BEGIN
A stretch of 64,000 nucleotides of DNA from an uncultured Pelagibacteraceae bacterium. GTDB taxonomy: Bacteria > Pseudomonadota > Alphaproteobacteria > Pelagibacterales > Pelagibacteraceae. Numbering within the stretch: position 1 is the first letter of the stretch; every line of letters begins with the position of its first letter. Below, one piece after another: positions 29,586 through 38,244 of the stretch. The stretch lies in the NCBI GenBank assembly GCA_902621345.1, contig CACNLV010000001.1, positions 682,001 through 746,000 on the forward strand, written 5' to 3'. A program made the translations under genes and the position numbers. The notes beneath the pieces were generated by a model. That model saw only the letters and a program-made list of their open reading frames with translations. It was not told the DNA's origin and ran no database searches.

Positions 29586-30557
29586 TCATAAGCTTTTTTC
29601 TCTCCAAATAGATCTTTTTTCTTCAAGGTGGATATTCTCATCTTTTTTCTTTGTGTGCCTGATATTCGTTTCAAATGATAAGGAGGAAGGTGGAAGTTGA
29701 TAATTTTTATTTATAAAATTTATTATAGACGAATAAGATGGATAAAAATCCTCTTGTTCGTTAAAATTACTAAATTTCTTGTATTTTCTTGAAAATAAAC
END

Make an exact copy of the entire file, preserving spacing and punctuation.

A stretch of 64,000 nucleotides of DNA from an uncultured Pelagibacteraceae bacterium. GTDB taxonomy: Bacteria > Pseudomonadota > Alphaproteobacteria > Pelagibacterales > Pelagibacteraceae. Numbering within the stretch: position 1 is the first letter of the stretch; every line of letters begins with the position of its first letter. Below, one piece after another: positions 29,586 through 38,244 of the stretch. The stretch lies in the NCBI GenBank assembly GCA_902621345.1, contig CACNLV010000001.1, positions 682,001 through 746,000 on the forward strand, written 5' to 3'. A program made the translations under genes and the position numbers. The notes beneath the pieces were generated by a model. That model saw only the letters and a program-made list of their open reading frames with translations. It was not told the DNA's origin and ran no database searches.

Positions 29586-30557
29586 TCATAAGCTTTTTTC
29601 TCTCCAAATAGATCTTTTTTCTTCAAGGTGGATATTCTCATCTTTTTTCTTTGTGTGCCTGATATTCGTTTCAAATGATAAGGAGGAAGGTGGAAGTTGA
29701 TAATTTTTATTTATAAAATTTATTATAGACGAATAAGATGGATAAAAATCCTCTTGTTCGTTAAAATTACTAAATTTCTTGTATTTTCTTGAAAATAAAC